That is so fetch.
Often overheard at galas, weddings, and other upscale events, fashion is at the forefront of many women’s minds as they seek to be fetch. Rent the Runway (“RtR”), a “fashion company with a technology soul”, was founded by two HBS students seeking to provide women with access to luxury clothing and apparel by renting clothes and accessories, as opposed to purchasing.
Business model – The average American woman buys 64 new pieces of clothing a year – 50% of which she’ll wear once. Rent the Runway seeks to capture this highly fashion-conscious market by providing an opportunity for one-time usage at a deeply discounted price. They partner with premier designers to source inventory, then rent them to customers for 4- or 8- day terms, long enough for that special occasion. In contrast with the typical idea of “buy a dress, wear it once, then stash it in your closet until you give it to a cousin”, this company acts as the closet where one can choose from a seemingly endless supply. Their goal is to “build the Amazon of retail”, where they act as a “marketplace for retailers and brands to rent unsold inventory instead of shipping it off to discount outlets”.
Operating model – Rent the Runway utilizes sophisticated proprietary software algorithms to juggle more than 65,000 dresses and 25,000 accessories across the United States. The company has turned the fashion industry on its head by offering this service nearly entirely online! Their website and App was the only method by which customers could interact with the company from 2009-2014, when RtR opened their first standalone store. The company has excelled at leveraging big data and online customer reviews to tabulate which dresses women are renting for which types of events, then forecast demand to plan shipping, dry cleaning and storing of inventory. And, the convenience of shopping from the comfort of your own home via the internet, as opposed to having to travel to your local mall, has been a significant differentiator over competitors.
How has Rent the Runway done differentiating themselves with their operating model? In my opinion, it’s a mixed (shopping) bag. The company’s push into brick-and-mortar locations (they now operate seven) signifies a shift from the strategy of leveraging only online platforms to reduce expenses and offer items at a lower price. These stores have been successful in increasing the amount of personalization and touch the company offers customers, but they don’t contribute nearly as much data and analytics to their online platform, valuable when it comes to important factors such as identifying proper sizing and type of event the article was used for. In my opinion, RtR shouldn’t invest in physical retail locations because of their high set-up costs and limited extension to customers. Additionally, their operating model is predicated on providing many options at decent prices. However, this has resulted in SKU proliferation as the company has to stock all the sizes of so many different dresses. They’ve had to undergo numerous expansions of their distribution operations simply to store the unrented inventory. I’d offer the company that shuttering their brick-and-mortar locations, and more actively ‘culling the herd’ of underperforming dresses (via actually selling), they would have a more targeted approach to their customers. Finally, Rent the Runway is extremely expensive. High-end dresses can cost $150 for a four-day rental. At that price point, why not buy something that you would be willing to wear several times? They are essentially only catering to the elite due to their high prices and limiting mass appeal. Will the company be able to better manage inventory and demand via their investments in technology in order to reduce the price to more affordable levels?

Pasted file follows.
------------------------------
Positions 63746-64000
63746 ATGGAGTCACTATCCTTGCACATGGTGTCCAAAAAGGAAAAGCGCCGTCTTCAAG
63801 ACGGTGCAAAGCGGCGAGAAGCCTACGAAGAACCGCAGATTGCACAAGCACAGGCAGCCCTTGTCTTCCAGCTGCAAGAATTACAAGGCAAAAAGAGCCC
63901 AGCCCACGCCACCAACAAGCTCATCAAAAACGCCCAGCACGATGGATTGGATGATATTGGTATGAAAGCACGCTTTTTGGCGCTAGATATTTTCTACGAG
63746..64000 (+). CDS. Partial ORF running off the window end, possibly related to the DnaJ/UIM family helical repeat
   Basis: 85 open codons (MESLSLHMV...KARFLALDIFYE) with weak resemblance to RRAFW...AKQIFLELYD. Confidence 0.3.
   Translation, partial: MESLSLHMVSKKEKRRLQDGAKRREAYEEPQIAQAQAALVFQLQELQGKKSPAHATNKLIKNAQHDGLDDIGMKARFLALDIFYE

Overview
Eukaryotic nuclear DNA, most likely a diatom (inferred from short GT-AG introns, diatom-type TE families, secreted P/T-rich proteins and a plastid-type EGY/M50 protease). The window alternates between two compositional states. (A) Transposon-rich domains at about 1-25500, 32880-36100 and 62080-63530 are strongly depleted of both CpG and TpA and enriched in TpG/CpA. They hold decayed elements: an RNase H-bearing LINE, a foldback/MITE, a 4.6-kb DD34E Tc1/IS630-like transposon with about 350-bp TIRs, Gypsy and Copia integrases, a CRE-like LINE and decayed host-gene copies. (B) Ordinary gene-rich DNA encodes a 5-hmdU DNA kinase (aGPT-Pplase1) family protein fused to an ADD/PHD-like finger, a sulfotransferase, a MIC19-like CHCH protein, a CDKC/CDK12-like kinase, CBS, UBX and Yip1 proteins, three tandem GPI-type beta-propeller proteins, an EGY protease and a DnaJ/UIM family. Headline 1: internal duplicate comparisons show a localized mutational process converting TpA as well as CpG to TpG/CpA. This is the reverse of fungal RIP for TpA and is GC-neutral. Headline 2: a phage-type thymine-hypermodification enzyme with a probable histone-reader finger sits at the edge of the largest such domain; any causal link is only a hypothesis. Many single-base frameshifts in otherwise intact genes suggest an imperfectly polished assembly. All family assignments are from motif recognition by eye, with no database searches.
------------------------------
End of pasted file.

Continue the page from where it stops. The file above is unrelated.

As discussed above, there are some challenges with Rent the Runway’s operating model. Though the company is not yet profitable, they are still growing top line sales and adding new customers. However, Rent the Runway offers a unique value proposition to cost-conscious clients seeking fashion on demand and has consistently executed.
And that is so fetch indeed.
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 Mean Girls, directed by Mark Waters, Paramount Pictures 2004, Film.
 Forbes, “How Mixing Data And Fashion Can Make Rent The Runway Tech’s Next Billion Dollar Star”, https://www.caaspeakers.com/wp-content/uploads/sites/3/2013/12/HymanJ_Mixing-Fashion-and-Data_Forbes.pdf, accessed November 2016.
 Fashionista, “RENT THE RUNWAY TO OPEN FIRST STANDALONE STORE”, http://fashionista.com/2014/08/rent-the-runway-store-flatiron, Accessed November 2016.
 Meghan Pacholski, Boston, MA, November 2016.
 Washington Post, “Rent the Runway means you can always wear something new. Should you have to?”, https://www.washingtonpost.com/lifestyle/style/rent-the-runway-means-you-can-always-wear-something-new-but-should-you-have-to/2014/12/28/e41cebaa-7cb0-11e4-9a27-6fdbc612bff8_story.html, accessed November 2016.